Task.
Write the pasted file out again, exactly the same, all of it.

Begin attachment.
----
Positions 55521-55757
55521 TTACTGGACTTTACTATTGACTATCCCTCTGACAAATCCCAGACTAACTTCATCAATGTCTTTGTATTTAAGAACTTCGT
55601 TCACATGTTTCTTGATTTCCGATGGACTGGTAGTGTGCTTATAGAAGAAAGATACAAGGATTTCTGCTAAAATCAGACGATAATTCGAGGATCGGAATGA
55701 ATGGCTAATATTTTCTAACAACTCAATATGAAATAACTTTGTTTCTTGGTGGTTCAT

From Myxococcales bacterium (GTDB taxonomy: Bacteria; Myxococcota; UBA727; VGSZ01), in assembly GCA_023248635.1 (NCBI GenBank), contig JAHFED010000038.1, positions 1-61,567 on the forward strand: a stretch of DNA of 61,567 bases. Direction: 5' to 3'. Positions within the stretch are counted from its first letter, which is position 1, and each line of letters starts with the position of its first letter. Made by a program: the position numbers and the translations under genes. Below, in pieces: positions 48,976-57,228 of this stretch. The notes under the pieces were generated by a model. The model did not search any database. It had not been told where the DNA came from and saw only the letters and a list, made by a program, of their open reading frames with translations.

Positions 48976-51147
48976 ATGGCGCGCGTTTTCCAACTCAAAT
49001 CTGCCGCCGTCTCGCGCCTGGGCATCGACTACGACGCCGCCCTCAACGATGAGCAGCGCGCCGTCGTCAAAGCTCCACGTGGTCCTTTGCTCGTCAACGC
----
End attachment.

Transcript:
Positions 55521-55757
55521 TTACTGGACTTTACTATTGACTATCCCTCTGACAAATCCCAGACTAACTTCATCAATGTCTTTGTATTTAAGAACTTCGT
55601 TCACATGTTTCTTGATTTCCGATGGACTGGTAGTGTGCTTATAGAAGAAAGATACAAGGATTTCTGCTAAAATCAGACGATAATTCGAGGATCGGAATGA
55701 ATGGCTAATATTTTCTAACAACTCAATATGAAATAACTTTGTTTCTTGGTGGTTCAT

From Myxococcales bacterium (GTDB taxonomy: Bacteria; Myxococcota; UBA727; VGSZ01), in assembly GCA_023248635.1 (NCBI GenBank), contig JAHFED010000038.1, positions 1-61,567 on the forward strand: a stretch of DNA of 61,567 bases. Direction: 5' to 3'. Positions within the stretch are counted from its first letter, which is position 1, and each line of letters starts with the position of its first letter. Made by a program: the position numbers and the translations under genes. Below, in pieces: positions 48,976-57,228 of this stretch. The notes under the pieces were generated by a model. The model did not search any database. It had not been told where the DNA came from and saw only the letters and a list, made by a program, of their open reading frames with translations.

Positions 48976-51147
48976 ATGGCGCGCGTTTTCCAACTCAAAT
49001 CTGCCGCCGTCTCGCGCCTGGGCATCGACTACGACGCCGCCCTCAACGATGAGCAGCGCGCCGTCGTCAAAGCTCCACGTGGTCCTTTGCTCGTCAACGC